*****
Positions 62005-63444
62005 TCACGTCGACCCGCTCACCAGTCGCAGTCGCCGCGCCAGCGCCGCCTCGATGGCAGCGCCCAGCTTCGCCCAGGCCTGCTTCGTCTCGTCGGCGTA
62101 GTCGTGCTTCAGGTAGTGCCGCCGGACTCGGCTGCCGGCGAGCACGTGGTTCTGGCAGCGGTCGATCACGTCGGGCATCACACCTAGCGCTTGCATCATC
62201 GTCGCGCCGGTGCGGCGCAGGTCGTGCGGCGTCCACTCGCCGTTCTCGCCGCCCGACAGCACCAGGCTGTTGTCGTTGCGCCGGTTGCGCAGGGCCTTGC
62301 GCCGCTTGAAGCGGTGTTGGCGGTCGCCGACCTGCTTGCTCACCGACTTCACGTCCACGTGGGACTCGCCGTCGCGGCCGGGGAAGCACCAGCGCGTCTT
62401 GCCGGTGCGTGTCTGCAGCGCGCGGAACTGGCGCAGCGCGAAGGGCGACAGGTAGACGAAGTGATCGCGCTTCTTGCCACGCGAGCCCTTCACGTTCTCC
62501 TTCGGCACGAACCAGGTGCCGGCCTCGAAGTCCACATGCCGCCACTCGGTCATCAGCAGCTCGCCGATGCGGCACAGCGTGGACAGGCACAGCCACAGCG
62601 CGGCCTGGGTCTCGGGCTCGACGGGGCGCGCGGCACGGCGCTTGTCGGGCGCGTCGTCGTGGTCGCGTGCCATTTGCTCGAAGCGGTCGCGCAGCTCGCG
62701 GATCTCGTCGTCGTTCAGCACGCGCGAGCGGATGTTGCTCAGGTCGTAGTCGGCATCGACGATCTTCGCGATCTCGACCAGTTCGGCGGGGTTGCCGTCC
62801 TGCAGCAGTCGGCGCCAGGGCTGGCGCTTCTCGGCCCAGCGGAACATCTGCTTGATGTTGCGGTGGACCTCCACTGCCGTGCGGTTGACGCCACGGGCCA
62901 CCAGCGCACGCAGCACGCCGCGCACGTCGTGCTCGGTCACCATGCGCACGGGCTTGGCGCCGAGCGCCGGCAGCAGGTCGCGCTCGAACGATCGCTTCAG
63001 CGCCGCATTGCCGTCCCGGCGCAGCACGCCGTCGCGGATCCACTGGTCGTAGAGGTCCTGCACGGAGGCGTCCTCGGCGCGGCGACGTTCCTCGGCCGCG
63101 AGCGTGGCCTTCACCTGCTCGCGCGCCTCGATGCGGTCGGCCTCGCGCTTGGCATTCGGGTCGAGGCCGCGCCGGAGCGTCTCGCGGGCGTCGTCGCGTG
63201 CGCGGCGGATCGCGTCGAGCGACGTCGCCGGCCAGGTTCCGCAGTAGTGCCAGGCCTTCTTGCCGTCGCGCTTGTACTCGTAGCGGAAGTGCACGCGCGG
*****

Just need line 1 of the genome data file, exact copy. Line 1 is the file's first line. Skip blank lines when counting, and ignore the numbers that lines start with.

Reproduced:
Positions 62005-63444